In a city that’s constantly changing, one only needs to look up to see hallmarks of the past. Home to a range of personalities, it’s no surprise that New York’s stylistic diversity extends to its buildings. Here are a few of the more prominent examples of the architectural movements that have found a home in New York City over the years.
There might not be an architectural style more closely associated with New York City than Beaux Arts. Built on the foundation of classical architecture, this style combined French Baroque and Rococo influences onto the heralded Ancient Greek framework. Beaux Arts was the preeminent style from the late 19th to the early 20th century, when many of New York’s iconic buildings were taking shape. The Woolworth Building, Grand Central Station, and the New York Public Library on 42nd street are just a few examples of this regal style.
Born in Paris, Art Deco took the entire world by storm in the early 20th Century, and New YOrk was no exception. This distinctive style most closely associated with the futurism of the 1920s and 30s survives today in a few NY landmarks like the Verizon Building, 30 Rockefeller Plaza, and most famously, the iconic spire of the Chrysler Building. Outside of Manhattan, Brooklynites can spot Art Deco stylings on the outer pillars of the Central Library at Grand Army Plaza.
This style, inspired by Italian Renaissance architecture, came to be in early 19th century England and eventually came to the U.S. in the 1840s. Italianate design, found in mansions and ornate halls in Europe, was instead incorporated into low-cost rowhouses in Manhattan and Brooklyn, thanks to newly refined techniques allowing for ornamentation in cast-iron and stone that was previously reserved only for the most luxurious homes. These qualities prominently feature in the building facades seen in SoHo’s Cast Iron district, as well as the brownstones of Brooklyn.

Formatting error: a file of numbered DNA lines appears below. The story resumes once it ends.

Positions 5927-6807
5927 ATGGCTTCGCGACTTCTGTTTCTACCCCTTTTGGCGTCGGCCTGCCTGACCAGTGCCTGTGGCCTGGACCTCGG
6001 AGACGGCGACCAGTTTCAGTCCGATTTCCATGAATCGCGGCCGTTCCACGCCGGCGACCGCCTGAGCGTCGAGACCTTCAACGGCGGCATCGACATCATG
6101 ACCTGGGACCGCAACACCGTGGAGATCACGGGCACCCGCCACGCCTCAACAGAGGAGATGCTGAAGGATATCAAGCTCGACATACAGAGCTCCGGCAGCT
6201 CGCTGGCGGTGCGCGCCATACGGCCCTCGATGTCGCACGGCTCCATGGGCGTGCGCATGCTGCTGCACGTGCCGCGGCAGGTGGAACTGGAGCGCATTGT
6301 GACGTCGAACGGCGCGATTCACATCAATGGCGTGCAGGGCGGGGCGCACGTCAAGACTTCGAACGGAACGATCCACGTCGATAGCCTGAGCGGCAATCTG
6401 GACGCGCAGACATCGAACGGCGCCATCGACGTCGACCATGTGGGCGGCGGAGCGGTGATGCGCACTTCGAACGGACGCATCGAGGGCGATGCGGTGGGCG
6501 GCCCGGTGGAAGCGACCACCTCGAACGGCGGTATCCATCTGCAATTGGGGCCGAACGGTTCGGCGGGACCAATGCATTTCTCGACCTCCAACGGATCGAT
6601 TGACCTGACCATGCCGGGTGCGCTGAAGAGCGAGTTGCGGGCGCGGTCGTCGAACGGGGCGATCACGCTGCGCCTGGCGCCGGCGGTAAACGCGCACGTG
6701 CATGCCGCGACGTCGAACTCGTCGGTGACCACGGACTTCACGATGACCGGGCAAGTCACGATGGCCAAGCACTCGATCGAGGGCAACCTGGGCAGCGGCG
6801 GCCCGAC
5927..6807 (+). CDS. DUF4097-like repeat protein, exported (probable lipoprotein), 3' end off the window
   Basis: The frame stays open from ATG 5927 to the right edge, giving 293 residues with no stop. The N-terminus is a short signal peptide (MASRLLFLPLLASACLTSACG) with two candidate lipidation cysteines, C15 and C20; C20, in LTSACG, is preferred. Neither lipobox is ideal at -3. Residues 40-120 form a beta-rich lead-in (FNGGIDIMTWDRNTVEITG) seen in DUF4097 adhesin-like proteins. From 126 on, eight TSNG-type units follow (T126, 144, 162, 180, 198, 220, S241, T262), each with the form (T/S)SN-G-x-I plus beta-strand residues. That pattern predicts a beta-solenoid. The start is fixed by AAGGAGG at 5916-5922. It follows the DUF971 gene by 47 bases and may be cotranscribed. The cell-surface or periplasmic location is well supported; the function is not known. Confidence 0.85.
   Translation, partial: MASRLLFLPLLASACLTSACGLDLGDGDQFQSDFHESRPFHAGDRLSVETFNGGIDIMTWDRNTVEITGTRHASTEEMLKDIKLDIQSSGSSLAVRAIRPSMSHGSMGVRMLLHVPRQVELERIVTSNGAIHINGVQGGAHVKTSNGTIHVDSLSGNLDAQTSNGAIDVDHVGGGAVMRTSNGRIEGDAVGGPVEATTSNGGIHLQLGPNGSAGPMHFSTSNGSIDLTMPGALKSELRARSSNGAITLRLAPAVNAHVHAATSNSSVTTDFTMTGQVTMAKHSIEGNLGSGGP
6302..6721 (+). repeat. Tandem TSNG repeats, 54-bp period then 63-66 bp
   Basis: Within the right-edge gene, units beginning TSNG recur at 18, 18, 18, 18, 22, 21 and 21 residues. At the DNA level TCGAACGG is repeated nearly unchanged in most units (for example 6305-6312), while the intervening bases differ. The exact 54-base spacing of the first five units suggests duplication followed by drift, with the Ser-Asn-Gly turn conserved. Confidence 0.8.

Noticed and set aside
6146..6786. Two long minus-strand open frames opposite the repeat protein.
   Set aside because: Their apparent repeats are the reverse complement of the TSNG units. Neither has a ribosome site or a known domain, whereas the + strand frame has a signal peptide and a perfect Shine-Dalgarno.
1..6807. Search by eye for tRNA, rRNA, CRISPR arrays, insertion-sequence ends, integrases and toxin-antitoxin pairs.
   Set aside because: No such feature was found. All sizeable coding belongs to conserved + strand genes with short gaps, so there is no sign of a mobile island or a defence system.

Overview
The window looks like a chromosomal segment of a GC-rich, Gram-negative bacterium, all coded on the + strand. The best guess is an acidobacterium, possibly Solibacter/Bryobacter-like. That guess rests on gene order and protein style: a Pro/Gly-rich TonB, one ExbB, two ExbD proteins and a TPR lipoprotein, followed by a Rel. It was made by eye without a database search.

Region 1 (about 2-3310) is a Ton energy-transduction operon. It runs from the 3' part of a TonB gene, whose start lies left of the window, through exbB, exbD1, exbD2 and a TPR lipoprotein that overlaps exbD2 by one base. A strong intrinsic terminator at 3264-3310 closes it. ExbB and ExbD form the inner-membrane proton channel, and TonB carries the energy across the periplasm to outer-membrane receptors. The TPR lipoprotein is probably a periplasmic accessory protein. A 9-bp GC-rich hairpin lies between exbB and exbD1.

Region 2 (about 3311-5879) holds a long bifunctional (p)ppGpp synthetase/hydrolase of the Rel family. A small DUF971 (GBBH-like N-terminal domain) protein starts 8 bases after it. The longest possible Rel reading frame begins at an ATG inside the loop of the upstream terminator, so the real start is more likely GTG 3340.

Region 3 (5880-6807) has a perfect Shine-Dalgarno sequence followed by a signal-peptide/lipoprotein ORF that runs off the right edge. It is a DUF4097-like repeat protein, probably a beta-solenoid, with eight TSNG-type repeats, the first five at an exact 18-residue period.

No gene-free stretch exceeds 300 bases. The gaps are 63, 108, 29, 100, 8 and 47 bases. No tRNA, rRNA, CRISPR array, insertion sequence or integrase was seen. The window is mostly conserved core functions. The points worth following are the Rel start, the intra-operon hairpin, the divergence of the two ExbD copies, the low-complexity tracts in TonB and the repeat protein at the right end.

The Postmodern style is hard to nail down, but it’s often described as a response to the uniformity of prefabricated, “modern” buildings of the first half of the 20th century. Works under this genre feature expressive shapes and features, with flourishes of personality aimed at representing the building’s use and location. Some NYC-based examples of this style are the Sony Building on Madison Avenue, said to resemble a Chippendale cabinet and the so-called “Lipstick Building” of Midtown East.
A distinct style of the 20th and 21st Century, the Deconstructivist approach often takes the form of buildings that push the idea of what a large-scale structure can look like to the limit. Shapes beyond the traditional, allowed by cutting-edge building materials and techniques are transforming cityscapes worldwide, and NYC is no exception. 41 Cooper Square, home of Cooper Union’s School of Engineering, and Frank Gehry’s 81 Spruce Street are two examples, both built in the last ten years, of this style that adds a future-facing touch to some of the old world streets of New York City.